In 2001, Sony joined forces with Ericsson, a Swedish mobile phone manufacturer, yielding a joint venture called Sony Ericsson. This week, Sony announced it would take full control of Ericsson, in a deal reportedly worth roughly $1.5 billion. Sony reps positioned the acquisition as a matter of synergy – now the company can more fully integrate its smartphone and consumer electronics lines.
"Its the beginning of something which I think is quite magical," Sony CEO Howard Stringer said at a press conference in London, according to Reuters. "We can more rapidly and more widely offer consumers smartphones, laptops, tablets, and televisions that seamlessly connect with one another and open up new worlds of online entertainment".
So what does the takeover say about the smartphone market at large? Well, over at GigaOm, Bobbie Johnson notes that the move "underlines how Europe’s mobile credentials have fallen away in the last few years." He points out that just a couple of years ago, the top four mobile phone makers were in Europe and Asia – Nokia and Sony Ericsson in Europe and Samsung and LG in South Korea.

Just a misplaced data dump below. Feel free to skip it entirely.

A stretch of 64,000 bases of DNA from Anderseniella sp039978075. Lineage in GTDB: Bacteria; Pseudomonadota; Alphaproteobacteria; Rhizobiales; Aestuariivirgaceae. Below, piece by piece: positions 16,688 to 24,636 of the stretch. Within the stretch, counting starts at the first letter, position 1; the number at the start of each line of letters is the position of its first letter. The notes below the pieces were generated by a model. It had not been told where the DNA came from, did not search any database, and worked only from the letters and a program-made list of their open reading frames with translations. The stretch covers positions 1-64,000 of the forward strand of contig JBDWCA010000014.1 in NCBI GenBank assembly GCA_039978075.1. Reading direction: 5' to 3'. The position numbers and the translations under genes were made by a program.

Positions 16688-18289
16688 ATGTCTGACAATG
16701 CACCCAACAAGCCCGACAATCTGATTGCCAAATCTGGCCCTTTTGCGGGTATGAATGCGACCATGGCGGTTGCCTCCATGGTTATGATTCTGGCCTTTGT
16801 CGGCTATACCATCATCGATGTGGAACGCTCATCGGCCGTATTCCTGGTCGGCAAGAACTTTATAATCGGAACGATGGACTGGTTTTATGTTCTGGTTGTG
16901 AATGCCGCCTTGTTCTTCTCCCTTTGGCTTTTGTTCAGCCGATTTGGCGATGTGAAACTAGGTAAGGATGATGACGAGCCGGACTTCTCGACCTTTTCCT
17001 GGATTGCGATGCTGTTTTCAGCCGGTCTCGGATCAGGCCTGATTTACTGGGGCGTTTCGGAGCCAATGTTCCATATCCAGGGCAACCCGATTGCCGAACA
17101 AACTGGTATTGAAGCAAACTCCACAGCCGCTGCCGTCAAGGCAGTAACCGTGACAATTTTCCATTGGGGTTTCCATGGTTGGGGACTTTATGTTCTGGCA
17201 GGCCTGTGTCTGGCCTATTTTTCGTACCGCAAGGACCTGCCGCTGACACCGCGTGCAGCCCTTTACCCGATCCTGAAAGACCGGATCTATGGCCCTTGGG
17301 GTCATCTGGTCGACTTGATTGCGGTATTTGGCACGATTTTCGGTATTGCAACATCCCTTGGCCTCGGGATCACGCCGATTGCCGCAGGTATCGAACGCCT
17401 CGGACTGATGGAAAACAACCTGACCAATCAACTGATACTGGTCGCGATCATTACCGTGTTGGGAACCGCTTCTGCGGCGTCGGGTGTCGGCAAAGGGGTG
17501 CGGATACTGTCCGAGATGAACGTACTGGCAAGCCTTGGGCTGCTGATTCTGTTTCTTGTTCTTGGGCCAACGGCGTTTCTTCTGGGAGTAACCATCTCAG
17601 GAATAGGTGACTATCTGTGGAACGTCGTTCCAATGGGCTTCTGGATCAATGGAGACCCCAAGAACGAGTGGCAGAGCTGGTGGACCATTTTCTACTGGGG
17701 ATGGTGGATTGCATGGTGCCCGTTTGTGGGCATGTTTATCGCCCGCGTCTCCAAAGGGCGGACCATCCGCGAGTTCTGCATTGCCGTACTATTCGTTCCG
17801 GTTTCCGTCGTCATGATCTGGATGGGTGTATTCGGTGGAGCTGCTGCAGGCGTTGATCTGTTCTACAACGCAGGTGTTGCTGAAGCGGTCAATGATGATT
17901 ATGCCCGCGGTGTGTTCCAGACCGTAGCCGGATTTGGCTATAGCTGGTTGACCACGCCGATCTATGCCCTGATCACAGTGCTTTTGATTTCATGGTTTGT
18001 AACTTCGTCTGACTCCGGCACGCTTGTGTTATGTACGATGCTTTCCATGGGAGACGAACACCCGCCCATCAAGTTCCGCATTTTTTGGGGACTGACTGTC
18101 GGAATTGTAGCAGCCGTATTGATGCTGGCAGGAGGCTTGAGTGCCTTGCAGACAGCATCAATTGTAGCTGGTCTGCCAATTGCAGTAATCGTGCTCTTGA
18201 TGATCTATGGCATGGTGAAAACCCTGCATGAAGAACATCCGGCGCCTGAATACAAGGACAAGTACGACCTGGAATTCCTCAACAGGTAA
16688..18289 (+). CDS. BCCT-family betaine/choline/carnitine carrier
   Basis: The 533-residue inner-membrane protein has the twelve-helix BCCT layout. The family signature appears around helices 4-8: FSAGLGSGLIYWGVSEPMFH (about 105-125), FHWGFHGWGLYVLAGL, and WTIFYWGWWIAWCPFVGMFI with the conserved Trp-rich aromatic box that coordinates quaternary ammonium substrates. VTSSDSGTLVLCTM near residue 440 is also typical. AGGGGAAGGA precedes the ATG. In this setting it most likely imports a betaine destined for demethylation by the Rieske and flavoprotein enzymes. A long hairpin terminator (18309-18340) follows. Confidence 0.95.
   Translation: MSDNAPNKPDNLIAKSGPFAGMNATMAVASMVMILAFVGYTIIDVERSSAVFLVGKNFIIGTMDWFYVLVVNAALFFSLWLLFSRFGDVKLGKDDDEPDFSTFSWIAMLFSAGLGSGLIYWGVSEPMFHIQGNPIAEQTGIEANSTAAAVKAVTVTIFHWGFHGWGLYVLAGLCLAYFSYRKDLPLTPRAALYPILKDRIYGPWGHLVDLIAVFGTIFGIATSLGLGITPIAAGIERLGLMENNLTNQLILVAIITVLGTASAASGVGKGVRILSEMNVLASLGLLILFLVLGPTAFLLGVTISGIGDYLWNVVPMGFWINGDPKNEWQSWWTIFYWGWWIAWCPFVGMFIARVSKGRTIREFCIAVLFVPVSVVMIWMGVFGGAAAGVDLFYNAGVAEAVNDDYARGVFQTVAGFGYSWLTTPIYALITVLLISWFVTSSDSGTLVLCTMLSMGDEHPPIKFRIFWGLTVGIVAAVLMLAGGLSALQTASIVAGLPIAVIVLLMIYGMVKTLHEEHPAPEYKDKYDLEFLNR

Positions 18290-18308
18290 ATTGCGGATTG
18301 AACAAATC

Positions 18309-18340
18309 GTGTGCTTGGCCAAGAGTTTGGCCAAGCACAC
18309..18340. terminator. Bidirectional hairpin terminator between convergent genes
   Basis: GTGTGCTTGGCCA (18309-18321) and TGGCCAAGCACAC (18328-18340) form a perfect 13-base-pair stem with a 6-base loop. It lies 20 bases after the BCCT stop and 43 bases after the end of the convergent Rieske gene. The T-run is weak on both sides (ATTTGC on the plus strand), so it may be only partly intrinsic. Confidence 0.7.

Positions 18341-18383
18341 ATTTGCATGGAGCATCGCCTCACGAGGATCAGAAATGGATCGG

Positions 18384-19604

"Today," Johnson writes, "Nokia’s share is falling so fast it’s been forced into an alliance with Microsoft, while Apple, China’s ZTE, HTC and Research in Motion have all overtaken it – and in smartphones it’s even further off the pace. Europe might be a voracious consumer of mobile, but it’s clinging on by its fingertips in the technology race."
This week, of course, Nokia introduced the Lumia 800 and the Lumia 710, the first Nokia phones to run the Windows Phone OS. They are due on US and European shelves in early November. Speaking to the New York Times, an analyst called the Lumia line "a new start for the company. This helps stop the bleeding and will help Nokia get back in the game."
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